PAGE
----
hort.net Seasonal photo, (c) 2006 Christopher P. Lindsey, All Rights Reserved: do not copy
articles | gallery of plants | blog | tech blog | plant profiles | patents | mailing lists | top stories | links | shorturl service | tom clothier's archive0
Gallery of Plants
Tech Blog
Plant Profiles
Mailing Lists
    Search ALL lists
    Search help
    Subscription info
Top Stories
sHORTurl service
Tom Clothier's Archive
 Top Stories
Disease could hit Britain's trees hard

Ten of the best snowdrop cultivars

Plant protein database helps identify plant gene functions

Dendroclimatologists record history through trees

Potato beetle could be thwarted through gene manipulation

Hawaii expands coffee farm quarantine

Study explains flower petal loss

Unauthorized use of a plant doesn't invalidate it's patent

RSS story archive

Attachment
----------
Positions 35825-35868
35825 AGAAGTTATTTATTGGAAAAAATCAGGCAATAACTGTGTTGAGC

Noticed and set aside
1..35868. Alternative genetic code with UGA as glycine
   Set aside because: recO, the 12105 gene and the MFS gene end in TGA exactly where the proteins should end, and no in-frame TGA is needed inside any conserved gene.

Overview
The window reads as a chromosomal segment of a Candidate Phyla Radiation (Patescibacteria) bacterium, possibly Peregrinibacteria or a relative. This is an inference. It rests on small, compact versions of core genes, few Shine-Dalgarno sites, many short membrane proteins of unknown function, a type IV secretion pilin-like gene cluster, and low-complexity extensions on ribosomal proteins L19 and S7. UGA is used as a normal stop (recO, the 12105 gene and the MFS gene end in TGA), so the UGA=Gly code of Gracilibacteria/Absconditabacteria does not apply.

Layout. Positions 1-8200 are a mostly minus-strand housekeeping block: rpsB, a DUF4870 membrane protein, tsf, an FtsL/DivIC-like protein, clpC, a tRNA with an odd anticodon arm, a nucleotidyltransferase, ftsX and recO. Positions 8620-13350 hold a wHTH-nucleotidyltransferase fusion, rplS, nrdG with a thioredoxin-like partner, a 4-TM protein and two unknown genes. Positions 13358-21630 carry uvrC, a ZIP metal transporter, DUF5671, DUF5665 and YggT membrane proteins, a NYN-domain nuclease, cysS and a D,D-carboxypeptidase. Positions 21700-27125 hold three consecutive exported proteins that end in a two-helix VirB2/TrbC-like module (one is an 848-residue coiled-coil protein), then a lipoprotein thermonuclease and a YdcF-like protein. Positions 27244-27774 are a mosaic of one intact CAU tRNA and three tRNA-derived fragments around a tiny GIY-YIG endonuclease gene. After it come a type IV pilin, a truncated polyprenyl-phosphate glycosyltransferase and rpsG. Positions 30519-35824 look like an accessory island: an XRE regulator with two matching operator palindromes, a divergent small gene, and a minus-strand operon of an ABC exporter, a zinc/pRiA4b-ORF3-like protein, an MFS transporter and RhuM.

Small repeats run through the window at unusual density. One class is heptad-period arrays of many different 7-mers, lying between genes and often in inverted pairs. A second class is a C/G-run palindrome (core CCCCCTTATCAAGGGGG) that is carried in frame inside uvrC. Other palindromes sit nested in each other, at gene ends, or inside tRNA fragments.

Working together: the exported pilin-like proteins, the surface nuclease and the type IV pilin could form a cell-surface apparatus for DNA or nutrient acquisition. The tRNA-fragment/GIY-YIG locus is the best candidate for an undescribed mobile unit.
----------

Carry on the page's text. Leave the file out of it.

Bottom heat

  • Subject: Bottom heat
  • From: Barry Roth <barry_roth@YAHOO.COM>
  • Date: Fri, 17 Sep 2004 00:02:41 -0700


True, I had forgotten where you are and what time of year it is.  I have used
bottom heat (either a cheap cable in a box of damp sand or a heating mat) to
help root cuttings and get seedlings of different kinds of plants off to a good
start in our long San Francisco cool summers.  You do have to watch that it
makes small containers, like peat pots, dry out faster.  Anybody else use it?


--- Sandy Connerley <sandy_connerley@SBCGLOBAL.NET> wrote:

> Barry,
> Do you think bottom heat is necessary in this warm weather?  May try it
> anyhow.  Oh for the days when refrigerator tops were warm.
> Sandy
> Barry Roth <barry_roth@YAHOO.COM> wrote:
> You might also try bottom heat to encourage the little guys.

Do you Yahoo!?
Yahoo! Mail - 50x more storage than other providers!

 © 1995-2015 Mallorn Computing, Inc.All Rights Reserved.
Our Privacy Statement
Other Mailing lists | Author Index | Date Index | Subject Index | Thread Index